On July 5th, a couple of friends from my writers’ group invite me to Bunkers in Leesburg to sing karaoke. If you knew me, you’d know that singing isn’t one of the gifts that God had blessed me with.
Well, I went anyway. And sang. I’d decided that this year, I was going to try different things, even if they were scary. So far, I’d tried swing dancing and pistol shooting.
My friends were a little late arriving, so I went in and started reviewing the available songs. I picked The Beatles’ Eleanor Rigby and Bon Jovi’s Wanted Dead or Alive. I really wanted to do The Who’s My Wife, but it wasn’t in the book, and as it turned out, not available for karaoke.
Now, this is a perfect example of my luck. It was the one song that I knew all the words and one that was easily within my limited vocal abilities. The bassist, John Entwistle, who normal doesn’t sing lead vocals, sang lead on this song.
My friends showed, got their usual table, and picked their songs. They were calm and collected, and I was a bundle of nerves. It’d been thirty plus years since I’d been on a stage. Then, I’d been among a couple of dozen musicians–plus, I’d been able to “hide” behind a cello.
As chance would have it, I was first up from my friends, though thankfully, not first for the evening. One of reasons I picked Eleanor Rigby was that it was short and easy. Another was that it’s my favorite Beatles song, just strings, no drums, guitars, or synthesizers. Anyway, I believed it wouldn’t be much of a problem.
As I stood on the small stage, things looked very different. One, I could see the audience–something I’d never done when performing. Two, when I attempted to adjust the mike stand to my height, I pulled the top half from the bottom–yep, I broke it, and had to put it back together. Three, I anticipated starting with first of the lyrics, but the recorded “background singers” did that, I was thrown off-balance from the start.
I followed the song fairly closely, only bobbled the words once that I recall. And I made the mike stand my best friend on that lonely stage. My friend, Eleanor, took a picture of me clinging to it as if my life depended on it.
Contrary to appearances, my legs were with me–I wore black jeans. 🙂
I got back to the table and my nerves were gone. Both Eleanor and Angela were supportive. Obviously, I didn’t overwhelm with talent, not that that was on the table. My goal was to hold my own, but I didn’t think I managed it…
My friends did two songs each. They’re skilled singers. Needless to say, I was impressed. It probably was good that I was the first of us to sing–it would’ve been even harder going after them.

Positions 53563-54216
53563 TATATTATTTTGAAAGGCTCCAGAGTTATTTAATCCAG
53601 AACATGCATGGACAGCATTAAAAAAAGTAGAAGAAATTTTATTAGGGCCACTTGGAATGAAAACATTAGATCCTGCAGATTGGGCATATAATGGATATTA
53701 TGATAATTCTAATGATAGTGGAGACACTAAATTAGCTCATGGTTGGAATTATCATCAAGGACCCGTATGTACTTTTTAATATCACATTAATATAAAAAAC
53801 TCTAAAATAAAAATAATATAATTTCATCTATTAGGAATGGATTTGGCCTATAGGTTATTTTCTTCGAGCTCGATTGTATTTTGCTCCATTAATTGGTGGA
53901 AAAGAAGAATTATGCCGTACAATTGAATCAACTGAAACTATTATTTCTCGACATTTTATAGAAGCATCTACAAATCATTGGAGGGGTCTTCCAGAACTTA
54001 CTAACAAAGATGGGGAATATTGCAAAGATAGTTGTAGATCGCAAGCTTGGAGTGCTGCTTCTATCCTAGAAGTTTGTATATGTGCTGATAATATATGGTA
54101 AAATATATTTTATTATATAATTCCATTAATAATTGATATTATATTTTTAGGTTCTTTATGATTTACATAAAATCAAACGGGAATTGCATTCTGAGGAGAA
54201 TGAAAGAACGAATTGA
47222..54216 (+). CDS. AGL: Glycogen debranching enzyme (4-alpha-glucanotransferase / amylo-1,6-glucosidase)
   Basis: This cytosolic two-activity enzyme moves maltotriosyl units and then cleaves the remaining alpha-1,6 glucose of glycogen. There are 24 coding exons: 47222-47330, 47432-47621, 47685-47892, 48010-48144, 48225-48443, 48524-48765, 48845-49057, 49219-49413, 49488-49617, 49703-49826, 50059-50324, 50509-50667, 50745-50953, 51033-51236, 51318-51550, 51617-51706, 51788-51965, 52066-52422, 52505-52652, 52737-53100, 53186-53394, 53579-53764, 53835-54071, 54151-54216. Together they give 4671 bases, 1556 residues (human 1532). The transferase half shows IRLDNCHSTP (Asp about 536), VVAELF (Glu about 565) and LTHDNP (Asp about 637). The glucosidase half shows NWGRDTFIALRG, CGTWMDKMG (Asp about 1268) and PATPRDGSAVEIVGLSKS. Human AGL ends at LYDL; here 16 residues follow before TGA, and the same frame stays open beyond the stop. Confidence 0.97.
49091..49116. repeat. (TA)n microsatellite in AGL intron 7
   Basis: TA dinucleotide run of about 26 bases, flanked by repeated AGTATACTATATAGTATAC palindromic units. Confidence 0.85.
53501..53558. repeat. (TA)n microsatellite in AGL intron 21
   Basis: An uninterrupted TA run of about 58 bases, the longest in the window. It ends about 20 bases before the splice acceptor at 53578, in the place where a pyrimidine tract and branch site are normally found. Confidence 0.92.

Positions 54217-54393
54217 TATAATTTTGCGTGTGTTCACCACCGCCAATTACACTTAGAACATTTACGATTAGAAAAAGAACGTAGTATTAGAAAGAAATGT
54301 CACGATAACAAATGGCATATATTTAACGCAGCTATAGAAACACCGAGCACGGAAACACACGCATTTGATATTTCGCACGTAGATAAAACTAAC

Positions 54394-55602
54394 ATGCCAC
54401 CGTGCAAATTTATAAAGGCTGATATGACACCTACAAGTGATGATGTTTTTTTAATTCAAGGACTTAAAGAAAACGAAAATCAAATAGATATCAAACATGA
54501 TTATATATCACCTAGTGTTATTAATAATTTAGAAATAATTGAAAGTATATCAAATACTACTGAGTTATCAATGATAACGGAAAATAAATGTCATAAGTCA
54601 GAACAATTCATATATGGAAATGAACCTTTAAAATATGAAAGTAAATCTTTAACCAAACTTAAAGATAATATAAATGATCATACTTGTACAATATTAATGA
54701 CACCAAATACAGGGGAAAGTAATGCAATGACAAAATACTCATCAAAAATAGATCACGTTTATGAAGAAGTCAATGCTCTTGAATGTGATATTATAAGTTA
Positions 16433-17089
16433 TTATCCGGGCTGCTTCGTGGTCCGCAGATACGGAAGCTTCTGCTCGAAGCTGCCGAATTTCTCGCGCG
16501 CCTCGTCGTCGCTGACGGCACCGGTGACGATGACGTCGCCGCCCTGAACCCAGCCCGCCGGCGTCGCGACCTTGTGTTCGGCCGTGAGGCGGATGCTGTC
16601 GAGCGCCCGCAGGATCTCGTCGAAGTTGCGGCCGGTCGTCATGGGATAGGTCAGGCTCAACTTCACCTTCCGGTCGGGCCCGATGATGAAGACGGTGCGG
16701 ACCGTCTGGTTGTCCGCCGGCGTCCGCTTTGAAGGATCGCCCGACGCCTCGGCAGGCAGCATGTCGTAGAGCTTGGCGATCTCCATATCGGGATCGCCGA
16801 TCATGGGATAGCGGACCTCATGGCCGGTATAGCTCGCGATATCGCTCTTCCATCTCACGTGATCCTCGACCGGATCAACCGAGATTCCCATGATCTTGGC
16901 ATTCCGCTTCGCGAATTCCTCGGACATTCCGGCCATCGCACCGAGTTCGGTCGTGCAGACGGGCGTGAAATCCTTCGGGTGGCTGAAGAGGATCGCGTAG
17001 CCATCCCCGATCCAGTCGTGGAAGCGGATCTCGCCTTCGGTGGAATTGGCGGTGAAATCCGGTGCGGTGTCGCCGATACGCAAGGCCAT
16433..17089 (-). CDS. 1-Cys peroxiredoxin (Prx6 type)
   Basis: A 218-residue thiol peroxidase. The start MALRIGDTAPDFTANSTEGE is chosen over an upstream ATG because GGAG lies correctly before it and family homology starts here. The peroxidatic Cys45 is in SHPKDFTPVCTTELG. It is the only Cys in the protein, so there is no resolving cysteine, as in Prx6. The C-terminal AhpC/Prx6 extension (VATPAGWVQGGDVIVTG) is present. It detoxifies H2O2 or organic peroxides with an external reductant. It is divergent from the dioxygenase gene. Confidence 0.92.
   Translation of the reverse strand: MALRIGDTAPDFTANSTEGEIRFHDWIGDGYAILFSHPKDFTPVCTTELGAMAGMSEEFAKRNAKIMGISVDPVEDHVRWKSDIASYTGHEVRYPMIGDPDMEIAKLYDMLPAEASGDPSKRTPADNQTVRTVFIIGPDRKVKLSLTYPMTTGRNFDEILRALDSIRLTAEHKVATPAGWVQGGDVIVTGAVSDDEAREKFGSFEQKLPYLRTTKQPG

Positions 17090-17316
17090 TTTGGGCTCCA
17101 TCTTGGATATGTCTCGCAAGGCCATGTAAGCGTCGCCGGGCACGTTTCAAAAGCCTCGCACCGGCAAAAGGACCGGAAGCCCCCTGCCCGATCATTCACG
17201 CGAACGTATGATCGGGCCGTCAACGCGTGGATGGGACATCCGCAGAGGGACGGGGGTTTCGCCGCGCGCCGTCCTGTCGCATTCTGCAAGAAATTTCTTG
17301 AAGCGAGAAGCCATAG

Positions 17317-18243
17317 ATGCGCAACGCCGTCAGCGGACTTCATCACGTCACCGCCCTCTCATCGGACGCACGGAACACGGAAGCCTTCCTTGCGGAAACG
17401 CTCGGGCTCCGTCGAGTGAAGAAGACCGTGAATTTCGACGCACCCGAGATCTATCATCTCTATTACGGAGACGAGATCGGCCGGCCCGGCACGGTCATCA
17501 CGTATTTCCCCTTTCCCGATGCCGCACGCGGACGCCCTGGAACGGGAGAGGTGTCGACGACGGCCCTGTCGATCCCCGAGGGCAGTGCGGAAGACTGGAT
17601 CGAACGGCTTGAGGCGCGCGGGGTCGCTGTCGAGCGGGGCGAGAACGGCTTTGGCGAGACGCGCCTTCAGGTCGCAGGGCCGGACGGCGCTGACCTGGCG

Highlights: Eleanor performed a great version of The Cranberry’s Zombie, and Angela did a Kelly Clarkson song (I think). I’m not up on pop music, but she sang well, and I enjoyed it. Several guys had wonderful performances. One, in particular, blew me away. He took a wireless mike and abandoned the stage (and TV monitor) to perform while walking among the audience. Wow!
As I was watching my friends and the other singers, I was thinking that Dead or Alive wasn’t going to work well for me. As important as knowing the words and staying in tune (tough propositions anyway), stage presence counted for a lot.
I needed a song that I knew, backwards and forwards, something I sang along with countless times. None of the songs that I practiced all week commuting fit the bill, not with My Wife being out of the picture. I had no confidence in Johnny Cash’s Ring of Fire, The Charlie Daniels Band’s The Devil Went Down to Georgia, or Men at Work’s Who Can It Be Now.
Luckily, Eleanor had been looking through the song book throughout the night. I’d taken note of several interesting songs for next time. But this time, I needed something that I had confidence in. I chose Pink Floyd’s Wish You Were Here. I replaced my selection, and the woman running everything said it was a good song.
I was called and didn’t have nerves. I’d decided to go for it while watching and waiting. What’s the worse that could happen? I could make a fool of myself in front of my friends. Well, I kinda accomplished that already. I figured that I had nowhere to go but up.
So, I got on stage and listened to the acoustic guitar and started swaying to the music. The words came across the screen, and I start singing. I moved around the stage, singing to the audience, only referring occasionally to the monitor. At the instrumental break, I moved the mike stand behind me, so I could use the entire stage without entangling the mike chord, which I did. Yeah, I was stoked! I enjoyed it a lot!
Then, after the words were done, the monitor says, “9 measure break.” For the life of me, standing and swaying with the music, I couldn’t recall what vocals were left. There weren’t anymore verses, and the chorus doesn’t repeat. I was swaying and dancing, trying to maintain a sense of calm, failing to remember what’s left for me to do. Eventually, the monitor displays lines and lines of “Doo Doo Dah.”
Now, I remembered–it’s the end of the song! I had the famous “Oh, shit!” moment. I had a general idea of how the tune went, but I’d never memorized it, so I did the only thing I could. I faked it!
Afterward, I walked back to the table and Eleanor and Angela looked surprised and shocked. 🙂 Well, join the club; I was a little surprised and shocked, too.
In an episode of How I Met Your Mother, someone mentioned that karaoke means empty orchestra and further says that the definition was hauntingly beautiful. I think that’s awesome. Karaoke was great fun and hopefully, no one was haunted.